The stain-removal products mentioned here are ordered by most environmentally friendly to most potentially dangerous or toxic. When dealing with stains for which there are several potential removal solutions, start with the safest, most environmentally friendly possibility first, and go on to more toxic solvents only if safer solvents do not work well.
Natural fabrics, like cotton, silk or wool, generally require different solvents and methods than those used for synthetics. According to the Smithsonian Museum Conservation Institute, this is due primarily to the capacity of those materials for absorbing water-based liquids. However, because tape leaves an oil-based (rather than water-based) stain, the same products best suited to stain removal for synthetic fabrics also apply to most natural fabrics as well. Avoid chlorine bleach on silk and wool, as it can seriously damage those materials. It will also cause cotton to yellow. Hydrogen peroxide-based products are safer for bleaching natural fibers.
Synthetic fabrics, like polyester, acrylic or nylon, are less absorbent, but more susceptible to oily stains than natural fabrics. Be wary of acetone -- including nail polish remover -- as it can dissolve or damage some synthetics. Read fabric labels for specific warnings.
Things You'll Need
- Vegetable oil or peanut butter
- Dish detergent
- Environmentally safe commercial stain remover such as American Sealants, Inc. Adhesive Cleaner and Remover or De-Solv-It: Organic, Biodegradable, Citrus-Based Cleaning Products
Goo Gone -- not for silk, leather or suede; avoid ingestion or skin/eye contact -- contains PPG-3 Methyl Ether
- Dry-cleaning solvent -- some products may contain perchloroethylene (perc) or trichloroethylene
- Clean, hard nonmetallic, nonporous work surface such as glass or Formica
- Absorbent white towels
- Clean, white applicator cloths, cotton swabs or cotton balls
- Dull, non-serrated blade or other scraper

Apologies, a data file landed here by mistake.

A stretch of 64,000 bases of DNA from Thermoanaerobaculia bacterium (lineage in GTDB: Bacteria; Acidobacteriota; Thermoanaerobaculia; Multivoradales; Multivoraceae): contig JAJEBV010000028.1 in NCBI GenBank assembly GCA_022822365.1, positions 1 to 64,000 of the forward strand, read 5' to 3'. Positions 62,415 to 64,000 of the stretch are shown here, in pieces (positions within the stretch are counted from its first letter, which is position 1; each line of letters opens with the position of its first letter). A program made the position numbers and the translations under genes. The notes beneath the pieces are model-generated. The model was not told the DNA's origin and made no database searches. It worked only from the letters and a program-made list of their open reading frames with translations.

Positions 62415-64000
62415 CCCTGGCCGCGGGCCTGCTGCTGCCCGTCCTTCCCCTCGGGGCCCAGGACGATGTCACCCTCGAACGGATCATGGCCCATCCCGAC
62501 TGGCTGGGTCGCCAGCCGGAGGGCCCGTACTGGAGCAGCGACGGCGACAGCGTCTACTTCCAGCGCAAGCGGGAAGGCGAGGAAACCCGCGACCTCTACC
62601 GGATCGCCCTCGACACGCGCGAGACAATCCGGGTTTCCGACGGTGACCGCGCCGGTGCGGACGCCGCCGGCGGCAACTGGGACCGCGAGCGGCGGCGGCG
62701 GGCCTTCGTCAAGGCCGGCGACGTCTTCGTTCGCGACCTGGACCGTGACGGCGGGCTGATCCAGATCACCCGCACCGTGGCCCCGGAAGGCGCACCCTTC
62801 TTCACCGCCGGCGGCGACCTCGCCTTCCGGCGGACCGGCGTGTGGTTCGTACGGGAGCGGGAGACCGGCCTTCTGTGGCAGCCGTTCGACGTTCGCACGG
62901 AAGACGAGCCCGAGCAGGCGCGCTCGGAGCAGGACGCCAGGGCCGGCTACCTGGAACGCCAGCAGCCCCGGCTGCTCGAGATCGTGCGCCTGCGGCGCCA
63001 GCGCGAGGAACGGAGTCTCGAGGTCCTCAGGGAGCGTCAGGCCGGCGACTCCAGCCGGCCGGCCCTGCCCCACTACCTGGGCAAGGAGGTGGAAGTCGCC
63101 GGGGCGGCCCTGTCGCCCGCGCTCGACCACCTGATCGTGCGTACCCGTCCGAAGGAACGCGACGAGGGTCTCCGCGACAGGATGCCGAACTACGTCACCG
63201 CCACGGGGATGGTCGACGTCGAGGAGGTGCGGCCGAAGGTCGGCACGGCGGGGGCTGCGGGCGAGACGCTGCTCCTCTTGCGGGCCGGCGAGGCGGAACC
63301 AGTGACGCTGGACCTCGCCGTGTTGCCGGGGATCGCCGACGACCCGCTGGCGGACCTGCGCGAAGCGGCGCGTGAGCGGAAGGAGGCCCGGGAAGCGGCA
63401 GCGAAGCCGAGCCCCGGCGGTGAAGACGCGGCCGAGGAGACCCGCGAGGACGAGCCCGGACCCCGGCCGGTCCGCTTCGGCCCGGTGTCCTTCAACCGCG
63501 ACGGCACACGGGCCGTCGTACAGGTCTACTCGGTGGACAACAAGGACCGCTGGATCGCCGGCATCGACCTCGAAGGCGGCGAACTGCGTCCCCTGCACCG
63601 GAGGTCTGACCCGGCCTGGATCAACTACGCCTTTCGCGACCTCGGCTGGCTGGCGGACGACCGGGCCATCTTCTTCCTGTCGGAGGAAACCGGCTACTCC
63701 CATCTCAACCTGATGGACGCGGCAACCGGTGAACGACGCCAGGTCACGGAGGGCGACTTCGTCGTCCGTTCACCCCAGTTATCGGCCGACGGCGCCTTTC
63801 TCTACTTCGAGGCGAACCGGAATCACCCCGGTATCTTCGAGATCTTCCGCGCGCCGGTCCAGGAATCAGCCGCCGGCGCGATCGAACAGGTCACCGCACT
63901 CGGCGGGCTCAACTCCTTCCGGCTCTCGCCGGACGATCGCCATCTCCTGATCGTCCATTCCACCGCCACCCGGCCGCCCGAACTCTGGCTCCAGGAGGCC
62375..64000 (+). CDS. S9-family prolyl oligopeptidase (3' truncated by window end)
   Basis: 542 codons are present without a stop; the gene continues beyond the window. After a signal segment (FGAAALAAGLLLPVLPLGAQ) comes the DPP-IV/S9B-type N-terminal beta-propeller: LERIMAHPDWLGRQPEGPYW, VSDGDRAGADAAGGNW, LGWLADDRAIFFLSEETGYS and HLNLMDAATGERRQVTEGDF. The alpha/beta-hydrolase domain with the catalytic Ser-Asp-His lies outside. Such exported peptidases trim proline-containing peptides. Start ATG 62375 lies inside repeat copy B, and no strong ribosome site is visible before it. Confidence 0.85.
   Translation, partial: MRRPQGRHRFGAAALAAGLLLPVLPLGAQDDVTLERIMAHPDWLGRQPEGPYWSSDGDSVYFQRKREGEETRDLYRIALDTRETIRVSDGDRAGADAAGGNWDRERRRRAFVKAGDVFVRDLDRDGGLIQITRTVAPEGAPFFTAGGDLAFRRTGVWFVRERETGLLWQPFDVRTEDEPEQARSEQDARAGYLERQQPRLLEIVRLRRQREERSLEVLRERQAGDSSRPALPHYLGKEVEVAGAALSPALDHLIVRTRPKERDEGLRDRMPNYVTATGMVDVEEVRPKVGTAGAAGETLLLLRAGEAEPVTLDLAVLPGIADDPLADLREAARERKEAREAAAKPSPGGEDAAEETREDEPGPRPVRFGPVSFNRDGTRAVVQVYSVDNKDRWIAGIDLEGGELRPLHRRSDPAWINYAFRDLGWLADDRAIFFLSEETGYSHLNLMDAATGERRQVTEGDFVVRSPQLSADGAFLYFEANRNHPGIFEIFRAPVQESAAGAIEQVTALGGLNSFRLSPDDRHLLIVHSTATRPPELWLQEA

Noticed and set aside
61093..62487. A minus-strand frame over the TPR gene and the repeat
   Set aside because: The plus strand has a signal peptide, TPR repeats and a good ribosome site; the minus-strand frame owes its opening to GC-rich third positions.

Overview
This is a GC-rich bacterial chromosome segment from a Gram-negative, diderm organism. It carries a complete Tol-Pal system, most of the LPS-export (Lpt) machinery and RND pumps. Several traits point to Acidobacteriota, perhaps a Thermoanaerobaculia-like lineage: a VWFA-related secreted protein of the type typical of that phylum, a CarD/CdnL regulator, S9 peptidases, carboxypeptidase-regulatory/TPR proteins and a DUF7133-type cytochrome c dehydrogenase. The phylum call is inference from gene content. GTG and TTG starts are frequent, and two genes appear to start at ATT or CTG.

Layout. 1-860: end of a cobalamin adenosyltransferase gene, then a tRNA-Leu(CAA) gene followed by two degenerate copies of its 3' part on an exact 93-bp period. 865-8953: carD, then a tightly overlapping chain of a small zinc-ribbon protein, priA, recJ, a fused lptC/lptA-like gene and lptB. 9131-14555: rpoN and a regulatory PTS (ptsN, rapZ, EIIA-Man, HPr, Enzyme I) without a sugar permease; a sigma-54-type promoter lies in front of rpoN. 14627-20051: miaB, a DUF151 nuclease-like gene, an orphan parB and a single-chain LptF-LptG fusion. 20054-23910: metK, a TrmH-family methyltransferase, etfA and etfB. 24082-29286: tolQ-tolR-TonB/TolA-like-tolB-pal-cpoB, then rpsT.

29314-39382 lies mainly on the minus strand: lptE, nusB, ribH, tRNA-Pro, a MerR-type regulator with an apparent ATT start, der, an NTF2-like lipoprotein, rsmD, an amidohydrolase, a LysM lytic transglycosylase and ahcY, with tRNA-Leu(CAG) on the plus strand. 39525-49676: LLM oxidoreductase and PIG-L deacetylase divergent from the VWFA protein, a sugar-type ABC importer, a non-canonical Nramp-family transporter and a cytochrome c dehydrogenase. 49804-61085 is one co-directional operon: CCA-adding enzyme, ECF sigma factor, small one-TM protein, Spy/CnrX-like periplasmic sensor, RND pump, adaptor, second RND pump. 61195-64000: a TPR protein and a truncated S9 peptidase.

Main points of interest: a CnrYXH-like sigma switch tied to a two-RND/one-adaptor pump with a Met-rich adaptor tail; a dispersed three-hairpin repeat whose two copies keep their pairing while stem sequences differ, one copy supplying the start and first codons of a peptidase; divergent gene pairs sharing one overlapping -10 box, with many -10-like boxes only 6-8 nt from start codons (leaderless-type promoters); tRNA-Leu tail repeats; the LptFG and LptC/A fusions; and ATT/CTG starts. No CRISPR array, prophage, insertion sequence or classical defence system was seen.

- Old, clean toothbrush
- Pre-wash stain remover
- Laundry detergent
With any solvent, always test an inconspicuous spot on the fabric for color fastness or other damage before cleaning the entire garment. In addition to fabric type, dyes and surface treatments, such as waterproofing or permanent press agents, may also affect the choice of solvents, processes and stain-removal outcomes. Know your fabric before choosing a solvent.
Removing Stains From Clothing
Place the stained area of the fabric on an absorbent towel above a clean, nonporous, nonmetallic work surface such as a glass-topped table or Formica countertop. Work in a well-ventilated room if using any chemical solvent.
Choose one of the listed solvents and apply it to the tape residue using a white cloth, cotton swab or cotton ball. Work it into the fabric gently and allow it to set for a few minutes to soften the adhesive residue.
Use a dull knife -- or the back side of a knife -- or another scraper, such as an old credit card, to gently scrape away as much of the residue as possible. An old toothbrush may work for this as well.
Repeat these steps with the same solvent until no tape residue remains. There will still be a spot of oily residue from vegetable oil, peanut butter and some solvents.
Apply laundry detergent as a pre-wash, or spray a commercial pre-wash stain remover -- according to product directions -- over any oily spot remaining from the solvent, then launder as usual with ordinary laundry detergent.
Examine the spot before drying and repeat the process with the same or a different solvent if any residue remains.
Removing Stains From Upholstery
Scrape off as much of the tape residue as possible using the method described for clothing above.
Use a clean, white cloth to apply dry-cleaning solvent, according to product directions, over the remaining tape residue and gently blot -- do not rub -- until the solvent evaporates.
Repeat as necessary.